Using a bedroom for work reduces distraction, offers separation, and accommodates messes and multiple users. This is sometimes all that is needed for older children. However, when parents use a spare bedroom for their office, a parent might come home from work and disappear from the family. Also, which use takes priority when guests are in town?

At the other end of the design continuum is a dedicated suite of rooms or an outbuilding with total separation, dedicated phone lines, and a separate entrance. This creates firmer boundaries between work and family life. It’s a solution for people who meet clients in their office, but not for people who want to be integrated into the household while they’re working.

Finding the balance

Typically, I come up with several variations along the continuum that balance the client’s needs and constraints in varying proportions. The key is to find the best fit under the most circumstances. The drawings below serve as a case study of a home office and related workspaces for a family with five children. The father needed an office that could be separated from or integrated with family activities. The mother needed her work area near the kitchen and the children’s computers. Both parents felt strongly that the kitchen and family rooms should not be taken over by school projects or computer equipment. Both parents also share their workspaces with the kids from time to time.

The flexibility of the final design balances privacy with connection and contains messy projects while knitting the workspaces together near the center of the house.

A case study in home office design

Original floor plan
The existing house had a guest bedroom on the first floor. The mother’s desk occupied a nook off the kitchen and was used for paying bills and organizing the household schedule. There also was a game table that doubled as a homework area. The wife complained that her husband would disappear for the evening to his workspace in an upstairs bedroom. They wanted a dedicated home office that was connected to downstairs living spaces.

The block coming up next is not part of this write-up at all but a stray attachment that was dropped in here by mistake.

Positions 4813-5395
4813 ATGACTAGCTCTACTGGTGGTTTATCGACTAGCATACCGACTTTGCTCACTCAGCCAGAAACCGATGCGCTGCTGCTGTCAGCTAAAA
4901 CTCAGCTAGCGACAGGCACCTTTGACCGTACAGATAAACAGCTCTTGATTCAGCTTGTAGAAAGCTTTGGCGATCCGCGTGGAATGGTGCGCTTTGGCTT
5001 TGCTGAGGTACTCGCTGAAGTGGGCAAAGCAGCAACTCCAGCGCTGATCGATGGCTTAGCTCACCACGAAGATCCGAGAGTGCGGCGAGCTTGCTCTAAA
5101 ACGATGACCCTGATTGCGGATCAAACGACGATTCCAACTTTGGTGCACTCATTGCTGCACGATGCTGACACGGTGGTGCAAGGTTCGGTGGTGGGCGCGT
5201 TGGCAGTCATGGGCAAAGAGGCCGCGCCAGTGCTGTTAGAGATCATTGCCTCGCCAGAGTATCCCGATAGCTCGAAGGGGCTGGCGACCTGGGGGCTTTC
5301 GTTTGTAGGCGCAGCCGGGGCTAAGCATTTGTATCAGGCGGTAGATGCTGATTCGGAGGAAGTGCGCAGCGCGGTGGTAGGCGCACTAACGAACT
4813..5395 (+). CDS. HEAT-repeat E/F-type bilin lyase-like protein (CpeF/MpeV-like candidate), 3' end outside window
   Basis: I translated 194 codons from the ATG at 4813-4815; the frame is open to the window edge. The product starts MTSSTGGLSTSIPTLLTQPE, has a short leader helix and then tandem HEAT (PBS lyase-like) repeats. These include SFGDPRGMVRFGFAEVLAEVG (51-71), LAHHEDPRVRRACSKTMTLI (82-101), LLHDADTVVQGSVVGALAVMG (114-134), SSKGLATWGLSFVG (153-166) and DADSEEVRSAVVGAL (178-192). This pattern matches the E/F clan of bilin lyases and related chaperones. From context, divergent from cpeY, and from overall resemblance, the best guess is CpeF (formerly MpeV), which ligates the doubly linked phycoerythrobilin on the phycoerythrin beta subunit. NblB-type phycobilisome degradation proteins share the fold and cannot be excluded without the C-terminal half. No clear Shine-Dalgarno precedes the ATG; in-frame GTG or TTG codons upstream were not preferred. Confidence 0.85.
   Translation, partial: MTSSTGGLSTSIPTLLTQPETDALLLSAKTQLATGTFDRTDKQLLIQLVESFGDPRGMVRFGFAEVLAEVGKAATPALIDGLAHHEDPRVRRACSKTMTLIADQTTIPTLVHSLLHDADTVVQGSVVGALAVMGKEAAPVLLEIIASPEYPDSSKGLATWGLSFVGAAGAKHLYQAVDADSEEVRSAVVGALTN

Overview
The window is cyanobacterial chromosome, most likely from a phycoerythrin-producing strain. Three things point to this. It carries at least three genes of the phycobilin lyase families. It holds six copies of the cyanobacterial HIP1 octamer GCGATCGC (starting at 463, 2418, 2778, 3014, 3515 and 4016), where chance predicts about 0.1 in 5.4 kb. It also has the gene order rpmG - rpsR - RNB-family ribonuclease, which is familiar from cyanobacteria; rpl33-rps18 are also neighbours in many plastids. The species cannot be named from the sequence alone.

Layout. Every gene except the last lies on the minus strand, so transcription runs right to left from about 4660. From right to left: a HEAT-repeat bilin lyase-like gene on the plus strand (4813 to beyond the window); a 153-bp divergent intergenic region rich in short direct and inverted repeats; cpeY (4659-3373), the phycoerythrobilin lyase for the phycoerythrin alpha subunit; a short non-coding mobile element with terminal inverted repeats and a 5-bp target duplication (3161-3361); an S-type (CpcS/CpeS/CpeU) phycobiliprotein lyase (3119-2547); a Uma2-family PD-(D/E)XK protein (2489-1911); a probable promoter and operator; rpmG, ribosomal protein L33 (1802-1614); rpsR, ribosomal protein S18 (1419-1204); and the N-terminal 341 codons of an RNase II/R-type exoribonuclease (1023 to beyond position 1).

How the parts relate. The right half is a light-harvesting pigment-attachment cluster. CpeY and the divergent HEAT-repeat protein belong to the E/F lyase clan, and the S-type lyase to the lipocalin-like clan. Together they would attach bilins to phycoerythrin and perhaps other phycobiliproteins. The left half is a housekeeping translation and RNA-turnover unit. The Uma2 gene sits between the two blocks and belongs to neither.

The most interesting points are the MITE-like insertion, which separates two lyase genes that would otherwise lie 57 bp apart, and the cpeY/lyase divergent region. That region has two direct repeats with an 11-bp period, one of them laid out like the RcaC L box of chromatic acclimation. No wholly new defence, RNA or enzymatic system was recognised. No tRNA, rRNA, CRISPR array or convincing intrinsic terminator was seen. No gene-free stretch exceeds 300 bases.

Close, but not quite right
The first design expanded the workspaces on the main floor. The mother’s desk was replaced with a large L-shaped workstation to provide her with plenty of space to work and also help with homework. The family-room wet bar was replaced with a U-shaped desk to give older kids more room to do their homework or play on the computer, while remaining close enough that their mother can supervise. However, the computers were taking over the family room, and the father’s office still felt isolated in the back hallway.

Sightlines solve the puzzle
The floor plan that made everybody happy clustered the work areas together and allowed for flexible connections between them. Adding a pocket door to the father’s office joined him to the work areas and opened a line of sight to the kitchen. Moving the hall closet and adding French doors created a line of sight to the family room so that the kids can see their father when he’s working after dinner and he can keep an ear on what the family is doing. When he’s on the phone or needs quiet concentration, he can shut the doors.

The mother’s office and the homework area are open to the kitchen but are not part of it. Two columns define the work zone, and projects can grow into the kitchen if necessary, but are easily kept off to one side.

Getting the built-ins right
Regardless of a home office’s location or its degree of separation from the rest of the house, the following guidelines should help to make the office more comfortable. First, there should be abundant, but modulated, natural and artificial light. The amount of light depends on the type of work. For example, an office might emphasize a sunny window and a view for a writer seeking inspiration, but for a heavy computer user, it would be designed to avoid window glare.

Second, provide plenty of electrical outlets and storage for files and supplies as well as space for a computer. But don’t make the cabinetry so tailored that equipment changes require a carpenter. Finally, as you plan the organization, try to keep things as efficient as possible, much as you would plan a kitchen. The dimensions on the drawing provide a comfortable starting point for the average person.

Drawings by: Chuck Lockhart
From Fine Homebuilding196 , pp. 104-108 May 14, 2008